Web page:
With confidence flowing through the Arsenal team, the lead increased to three as Jack Wilshere submitted his late entry for the ‘Release the Kraken THRIKER of the Season’ award. Receiving the ball from a lay-off just outside the box, Wilshere produced a stonking shot that almost ripped the net out of the ground. Myhill could only wave at the ball on its way past into the top corner.
More chances were created as Walcott and Alexis Sanchez had further sights of goal, before a typically well-crafted passing move finished with Santi Cazorla’s cross-shot being poked in from a yard out for Theo Walcott’s first half hat-trick. 4-0 at half-time didn’t flatter a dominant Arsenal.
Predictably, the Gunners dropped the intensity in the second half, and West Brom did sneak a goal back following some strange flapping at a corner from David Ospina. At the end of the game, he almost spilled a long-range shot into his net, meaning there are still more questions than answers about goalkeeping situation for next season.
While it’s pretty much certain that Wojciech Szczsny will play between the sticks at Wembley, the rest of the team is slightly more unknown, especially after the encouraging performances of Walcott and Wilshere. Aaron Ramsey, probably slightly fearful of his own cup final place, came on the second half and looked hell-bent on scoring with a serious of excellent forward bursts in a lively cameo. He was incredibly unlucky to see two shots come back off the post, the second of which was brilliantly saved by Myhill.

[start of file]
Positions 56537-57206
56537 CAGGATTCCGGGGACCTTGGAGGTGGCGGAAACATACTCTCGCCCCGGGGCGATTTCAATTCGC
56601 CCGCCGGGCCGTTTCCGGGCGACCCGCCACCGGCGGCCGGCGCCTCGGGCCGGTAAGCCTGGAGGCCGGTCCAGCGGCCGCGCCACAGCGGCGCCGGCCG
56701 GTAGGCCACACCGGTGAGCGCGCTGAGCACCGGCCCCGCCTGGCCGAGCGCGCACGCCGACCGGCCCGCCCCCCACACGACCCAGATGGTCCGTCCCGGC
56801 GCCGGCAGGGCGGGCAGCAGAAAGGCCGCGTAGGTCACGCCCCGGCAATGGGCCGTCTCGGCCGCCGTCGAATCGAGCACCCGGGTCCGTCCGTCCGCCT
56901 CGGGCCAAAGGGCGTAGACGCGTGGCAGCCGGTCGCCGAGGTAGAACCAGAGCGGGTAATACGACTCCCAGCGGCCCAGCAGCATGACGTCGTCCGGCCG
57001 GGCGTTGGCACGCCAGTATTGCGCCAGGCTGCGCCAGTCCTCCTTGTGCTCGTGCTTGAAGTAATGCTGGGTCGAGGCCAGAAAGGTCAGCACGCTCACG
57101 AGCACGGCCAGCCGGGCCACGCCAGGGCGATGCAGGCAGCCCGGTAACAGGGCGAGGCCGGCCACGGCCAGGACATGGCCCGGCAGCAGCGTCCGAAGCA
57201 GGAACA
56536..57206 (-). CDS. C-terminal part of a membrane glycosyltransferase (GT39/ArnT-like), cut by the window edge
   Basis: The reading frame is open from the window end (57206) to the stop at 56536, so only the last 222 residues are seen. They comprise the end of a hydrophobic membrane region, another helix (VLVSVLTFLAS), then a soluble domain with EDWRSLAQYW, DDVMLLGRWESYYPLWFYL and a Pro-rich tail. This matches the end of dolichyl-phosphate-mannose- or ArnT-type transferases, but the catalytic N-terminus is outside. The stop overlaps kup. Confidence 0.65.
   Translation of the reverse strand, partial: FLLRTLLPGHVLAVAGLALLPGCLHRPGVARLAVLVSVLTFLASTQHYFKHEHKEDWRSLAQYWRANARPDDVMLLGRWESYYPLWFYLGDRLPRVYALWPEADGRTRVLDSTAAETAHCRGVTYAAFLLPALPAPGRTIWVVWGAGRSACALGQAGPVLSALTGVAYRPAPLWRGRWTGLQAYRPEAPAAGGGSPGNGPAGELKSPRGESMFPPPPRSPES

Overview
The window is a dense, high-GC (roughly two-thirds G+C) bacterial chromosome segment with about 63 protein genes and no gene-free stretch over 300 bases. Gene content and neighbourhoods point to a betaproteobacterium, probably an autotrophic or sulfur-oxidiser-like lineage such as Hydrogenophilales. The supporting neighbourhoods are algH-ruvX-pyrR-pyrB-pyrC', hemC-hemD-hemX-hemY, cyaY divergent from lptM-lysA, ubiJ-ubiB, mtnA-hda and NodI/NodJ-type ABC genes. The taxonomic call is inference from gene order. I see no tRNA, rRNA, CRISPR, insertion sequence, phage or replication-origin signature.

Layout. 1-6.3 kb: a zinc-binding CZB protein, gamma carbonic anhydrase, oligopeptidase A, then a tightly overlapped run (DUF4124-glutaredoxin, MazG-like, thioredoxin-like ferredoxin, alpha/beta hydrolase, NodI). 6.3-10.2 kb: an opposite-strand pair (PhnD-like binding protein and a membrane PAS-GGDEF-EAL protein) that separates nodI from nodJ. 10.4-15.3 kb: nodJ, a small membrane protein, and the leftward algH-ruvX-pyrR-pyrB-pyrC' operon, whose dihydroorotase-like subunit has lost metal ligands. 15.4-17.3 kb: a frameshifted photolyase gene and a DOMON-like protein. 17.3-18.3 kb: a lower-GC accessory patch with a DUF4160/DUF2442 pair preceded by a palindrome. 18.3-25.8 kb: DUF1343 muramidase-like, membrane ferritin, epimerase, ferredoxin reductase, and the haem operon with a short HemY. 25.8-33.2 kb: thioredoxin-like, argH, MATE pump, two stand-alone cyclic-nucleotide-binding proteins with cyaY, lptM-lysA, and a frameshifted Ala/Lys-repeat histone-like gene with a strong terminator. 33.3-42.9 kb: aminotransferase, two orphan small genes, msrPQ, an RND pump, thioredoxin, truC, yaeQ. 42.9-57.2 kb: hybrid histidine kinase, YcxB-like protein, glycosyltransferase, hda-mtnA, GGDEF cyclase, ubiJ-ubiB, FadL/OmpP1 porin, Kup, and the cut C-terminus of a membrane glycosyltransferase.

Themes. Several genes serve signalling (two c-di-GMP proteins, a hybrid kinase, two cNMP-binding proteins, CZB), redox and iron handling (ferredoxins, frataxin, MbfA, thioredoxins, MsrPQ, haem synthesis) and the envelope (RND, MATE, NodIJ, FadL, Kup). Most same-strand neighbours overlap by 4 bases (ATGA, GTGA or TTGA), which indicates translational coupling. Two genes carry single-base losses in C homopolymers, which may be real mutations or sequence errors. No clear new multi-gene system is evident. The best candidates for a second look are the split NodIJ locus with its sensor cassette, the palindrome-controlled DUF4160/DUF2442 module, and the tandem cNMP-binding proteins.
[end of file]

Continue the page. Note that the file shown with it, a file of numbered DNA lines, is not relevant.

Alex Oxlade-Chamberlain got minutes off the bench when it’d been expected that we might not see him again this season. He’s had an impressive season, and was one of the main positives in the slightly random form earlier in the campaign. After Walcott’s goal-laden burst on Sunday, it’s likely that the Ox will only be needed as a substitute, but it’s another good option for Arsene Wenger to have at his disposal at Wembley.
West Brom didn’t really have anything to play for, and there want too much pressure on Arsenal, but even though the cup final will be a completely different beast, it was great to see Arsenal get some zip and clinical finishing back in their attacking. It was a good end to a satisfactury season, and confirmed Arsenal finished a place higher than the previous campaign to secure a Champions League group stage place. Ultimately though, it will be events at Wembley on Saturday that will determine if this season is deemed a successful one or not.

Another blank as Arsenal stutter towards Wembley